Currently, Michael Jordan is tied for 10th on the list with six championships, and LeBron James is ranked 27th among the plethora of players that have won four titles. It’s very worthy to mention that MJ was a perfect 6-0 in the finals series, while James has gone 4-6. And whether or not people want to mention it, most of James’ finals appearances came in a watered down Eastern Conference, where his best competition were teams that were pretenders rather than contenders such as the Hawks, Pacers and Raptors. 

Lastly, dominance over the game. When Michael Jordan was on the court, you knew who the man was. Whether it was at practice or in the game, he was in full control and he expected the same dedication from you. Simply put, he was a win-at-all-costs guy. Meanwhile, James has excellently padded all of his statistical categories and is one of the best passers and scorers in the game, but he lacks a killer instinct. In the past, he has frequently passed up shots when his team needed him the most in order to give role players a shot to bail him out. Yes, Jordan did pass it out to Kerr and Paxson, but if you look back, those two moments are among the few times that Jordan actually passed the ball in a big moment. When Jordan passed the ball, it was almost as if it was a last resort, not his primary option.

Michael Jordan dunks in the 1988 NBA Slam Dunk Contest. Opinion writer Jordan Parker says Jordan is the greatest basketball player of all time in his latest piece. “Michael Jordan” by Kip-koech is licensed under CC BY 2.0 (Picasa)

There is one more thing, however, that I feel separates Jordan from James, and that is his willingness to play defense. Michael Jordan was named to the NBA All-Defensive First Team nine times out of 15 seasons played, including being awarded Defensive Player of the Year in 1988, while James has been named to the First Team only five times and once to the Second Team. There have also been times where LeBron has appeared to refuse or avoid playing defense, which really doesn’t look good in the effort part of a resume when you call yourself the greatest.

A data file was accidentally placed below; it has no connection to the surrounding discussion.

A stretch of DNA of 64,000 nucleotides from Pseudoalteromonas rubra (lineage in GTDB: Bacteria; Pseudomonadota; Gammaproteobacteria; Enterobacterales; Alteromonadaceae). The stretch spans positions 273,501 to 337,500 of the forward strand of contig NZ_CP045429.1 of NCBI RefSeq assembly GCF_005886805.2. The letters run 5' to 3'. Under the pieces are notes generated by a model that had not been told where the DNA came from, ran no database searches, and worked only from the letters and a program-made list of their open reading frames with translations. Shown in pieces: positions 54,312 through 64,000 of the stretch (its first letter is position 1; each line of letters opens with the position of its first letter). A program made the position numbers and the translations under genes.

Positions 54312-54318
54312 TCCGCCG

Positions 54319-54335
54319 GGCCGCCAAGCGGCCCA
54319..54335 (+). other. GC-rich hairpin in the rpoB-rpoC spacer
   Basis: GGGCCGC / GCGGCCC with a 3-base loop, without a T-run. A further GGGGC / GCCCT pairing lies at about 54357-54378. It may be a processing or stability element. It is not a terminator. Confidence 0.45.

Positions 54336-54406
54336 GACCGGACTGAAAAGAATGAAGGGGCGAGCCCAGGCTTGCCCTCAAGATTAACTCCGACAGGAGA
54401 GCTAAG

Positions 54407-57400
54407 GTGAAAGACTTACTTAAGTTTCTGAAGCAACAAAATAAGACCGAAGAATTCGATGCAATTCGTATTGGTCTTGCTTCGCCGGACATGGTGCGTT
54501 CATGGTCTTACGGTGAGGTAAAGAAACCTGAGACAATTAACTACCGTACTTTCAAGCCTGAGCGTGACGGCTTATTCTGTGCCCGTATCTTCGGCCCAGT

To be clear, James has had an amazing career in his own right. Kudos to him for nine straight finals appearances. Kudos to him for being the first player in NBA history to average a triple double in the finals. Kudos to him for being one of the leading scorers of all time.

No matter which way you slice it, I’m sure there’s arguments you could make about Jordan. People try to point out the fact that he lost in the first round twice while James has never done so, or the fact that he played with Scottie Pippen and Dennis Rodman, Pippen being one of the top 50 players of all-time and Rodman regarded as one of the greatest rebounders ever to play.

At the same time, James has now played with the likes of Kyrie Irving, Kevin Love, Dwayne Wade, Chris Bosh and Anthony Davis, who have all at some point been the top players in the league. Sorry Bron lovers, your argument falls short by a mile.

To think that this man has passed Michael Jordan, or even Kobe Bryant for that matter, is utterly ridiculous and biased. Go back and study the archives and do your research. This is not to discount the greatness of LeBron James because what he has done is simply remarkable, but showing appreciation for a player doesn’t mean label them as better than the greatest player in that sport just because. When it’s all said and done, the NBA will never see someone as great as Michael Jeffery Jordan.